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What Is A V-Cone Meter? And Why Should I Care?

There is a better alternative for differential pressure (DP) metering accuracy in problematic applications where other meter designs might compromise performance. A V-Cone meter’s simple mechanical design overcomes confined spacing, pipeline turbulence, and even noisy electrical environments that can hamper other meters. Best of all, it delivers + 0.5 percent accuracy and provides an easy retrofit solution for difficult installations.

What is a V-Cone meter and how does it work?

A V-Cone meter uses an advanced flow-sensing design, which is different from other DP meters. In addition to its highly accurate readings, the V-Cone is designed to cope with a number of challenges experienced in municipal and industrial water and wastewater measurement applications:

  • Tight Spacing. V-Cone operation allows for more compact new designs and fits easily into most retrofit applications because it can be installed in close proximity to elbows, valves, pumps, chemical injectors, and other structures that might hamper other flow measurement technologies.
  • Turbulence. Built-in flow conditioning technology minimizes straight pipe length requirements demanded by other types of meters.
  • Electronic Noise. The mechanical design of the V-Cone eliminates problems of noise or interference in electrically dense environments.
  • Variable Water Quality. Special V-Cone designs avoid the repetitive clogging experienced by mag meters in dirty water applications.

Why is the V-Cone design not more widely used for its physical performance advantages?

Some people who hear “differential-pressure meter” associate it with other, more limiting DP meter designs — such as those relying on orifice plates, which can induce more turbulence and permanent pressure loss. Because a V-Cone meter creates a smoother flow and operates at a lower differential pressure than other DP meters, it experiences low permanent pressure loss and reduces energy costs for pumping (Figure 1).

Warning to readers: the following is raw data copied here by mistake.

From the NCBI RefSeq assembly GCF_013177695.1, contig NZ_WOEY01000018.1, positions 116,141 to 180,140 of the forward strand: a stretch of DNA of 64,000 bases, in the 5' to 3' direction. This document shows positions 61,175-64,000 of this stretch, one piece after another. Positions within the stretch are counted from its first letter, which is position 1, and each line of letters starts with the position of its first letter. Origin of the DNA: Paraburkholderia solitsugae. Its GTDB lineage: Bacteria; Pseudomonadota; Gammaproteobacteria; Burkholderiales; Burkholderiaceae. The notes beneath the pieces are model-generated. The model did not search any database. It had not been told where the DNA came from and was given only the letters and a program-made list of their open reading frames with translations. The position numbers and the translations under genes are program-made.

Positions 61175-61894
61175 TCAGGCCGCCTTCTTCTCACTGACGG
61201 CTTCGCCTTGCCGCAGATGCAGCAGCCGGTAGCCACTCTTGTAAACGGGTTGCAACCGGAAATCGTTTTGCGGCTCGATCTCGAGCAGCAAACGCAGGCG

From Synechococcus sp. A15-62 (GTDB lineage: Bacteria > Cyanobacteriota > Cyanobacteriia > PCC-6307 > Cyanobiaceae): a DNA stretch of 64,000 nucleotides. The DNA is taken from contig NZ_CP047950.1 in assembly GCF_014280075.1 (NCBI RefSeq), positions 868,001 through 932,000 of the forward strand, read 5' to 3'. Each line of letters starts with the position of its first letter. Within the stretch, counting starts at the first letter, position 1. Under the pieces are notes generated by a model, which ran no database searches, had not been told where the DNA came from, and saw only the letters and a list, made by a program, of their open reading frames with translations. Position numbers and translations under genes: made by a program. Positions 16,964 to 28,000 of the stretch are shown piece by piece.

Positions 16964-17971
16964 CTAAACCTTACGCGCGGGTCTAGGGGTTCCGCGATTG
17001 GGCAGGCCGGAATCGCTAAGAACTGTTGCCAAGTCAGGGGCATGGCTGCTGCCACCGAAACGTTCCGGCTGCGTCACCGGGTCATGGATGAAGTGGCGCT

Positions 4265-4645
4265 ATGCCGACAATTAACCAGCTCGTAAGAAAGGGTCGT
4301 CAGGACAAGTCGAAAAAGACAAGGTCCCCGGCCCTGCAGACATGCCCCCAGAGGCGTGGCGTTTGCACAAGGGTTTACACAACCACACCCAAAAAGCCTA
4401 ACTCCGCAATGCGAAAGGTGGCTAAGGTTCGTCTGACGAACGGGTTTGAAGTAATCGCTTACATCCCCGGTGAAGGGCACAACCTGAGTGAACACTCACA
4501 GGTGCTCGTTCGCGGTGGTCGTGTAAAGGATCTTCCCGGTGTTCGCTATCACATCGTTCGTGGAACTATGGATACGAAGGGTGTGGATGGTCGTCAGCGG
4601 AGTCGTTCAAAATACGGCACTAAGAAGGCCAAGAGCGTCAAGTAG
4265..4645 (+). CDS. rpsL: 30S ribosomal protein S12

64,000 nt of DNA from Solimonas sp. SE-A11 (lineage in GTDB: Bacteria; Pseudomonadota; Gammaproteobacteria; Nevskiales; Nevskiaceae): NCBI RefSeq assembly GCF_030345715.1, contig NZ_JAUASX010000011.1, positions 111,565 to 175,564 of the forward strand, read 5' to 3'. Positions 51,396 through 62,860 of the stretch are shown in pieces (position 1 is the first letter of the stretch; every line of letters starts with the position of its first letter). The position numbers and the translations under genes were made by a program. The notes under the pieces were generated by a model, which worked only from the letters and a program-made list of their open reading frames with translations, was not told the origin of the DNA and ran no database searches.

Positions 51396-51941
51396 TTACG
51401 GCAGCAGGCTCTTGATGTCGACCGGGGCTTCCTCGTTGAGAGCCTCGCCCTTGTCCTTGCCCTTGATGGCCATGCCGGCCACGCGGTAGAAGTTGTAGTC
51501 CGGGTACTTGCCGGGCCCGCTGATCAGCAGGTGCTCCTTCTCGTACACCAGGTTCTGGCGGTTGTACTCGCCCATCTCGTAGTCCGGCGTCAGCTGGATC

The best decision-making criteria for any metering technology — DP or otherwise — come from analyzing the total cost of ownership over the life of the meter. By comparing purchase cost, installation cost, ancillary piping design costs, maintenance impacts, and associated downtime costs, plus the longevity of the meter in the end-use application, a system designer or user can calculate the true value of each meter style. By that evaluation, V-Cone meters often provide a more cost-effective solution across a variety of applications.

Figure 1. V-Cone meters exhibit low permanent pressure loss as compared to other types of meters — including orifice and nozzle DP meters.

How does a V-Cone meter differ from other DP meters?

A big factor in V-Cone accuracy is in how it creates and measures differential pressure in a way that does not compromise other performance factors. This is the most important factor for piping designers to appreciate.

All DP meters calculate the volume of flow relative to the pipeline pressure before and after a change in the cross-section of the flow, based on Bernoulli’s theorem for conservation of energy in a closed pipe (i.e., velocity and pressure vary inversely according to the rate of fluid flowing through the pipe). Other types of DP meters, however — such as orifice plates, vortex meters, and Venturi meters — use a smaller opening, create more turbulence, and use a differential pressure that is at least twice as high as a V-Cone meter. That is why they generate a higher permanent pressure loss, put more stress on pumps, and require higher energy costs (Figure 2).

By contrast, a V-Cone meter is inherently less disruptive than other DP meter designs because the flow-conditioning aspects of its cone create a stable flow profile that complements the flow sensing design and increases accuracy. Unlike an orifice plate that presents an abrupt stop of flow around the inner surface of the pipe to create its upstream vs. downstream pressure differential, the V-Cone shape centrally positioned within the pipe gently reshapes the flow profile symmetrically around the pipe’s interior surface. This creates a smoother transition and results in a more stable signal that improves the accuracy of its readings. This video comparison shows how a V-Cone meter also creates a smoother flow through a pipeline.

Figures 2A and 2B. V-Cone meters provide a greater opening (beta ratio) in the cross-section of the pipe and use a lower pressure differential than other types of DP meters to deliver more favorable performance characteristics.

Where has the V-Cone meter design proved its value in industrial and commercial applications?

Due to its simplified mechanical design, no moving parts, and no need for electrical power to take measurements, plus a high degree of flexibility in the fluids it can measure, the V-Cone meter design has experienced wide-ranging acceptance in the oil, natural gas, and refinery marketplace.

Its ability to measure air, gas, steam, oil, water, and other fluids accurately provides advantages over multiple types of meters — including DP meters, mag meters, and others. Multiple formats of the basic V-Cone design are available in a variety of physical executions, designed to meet the space, configuration, and chemical environments in which they are used. Corrosion-resistant versions are also available for use with harsh fluids or in harsh environments.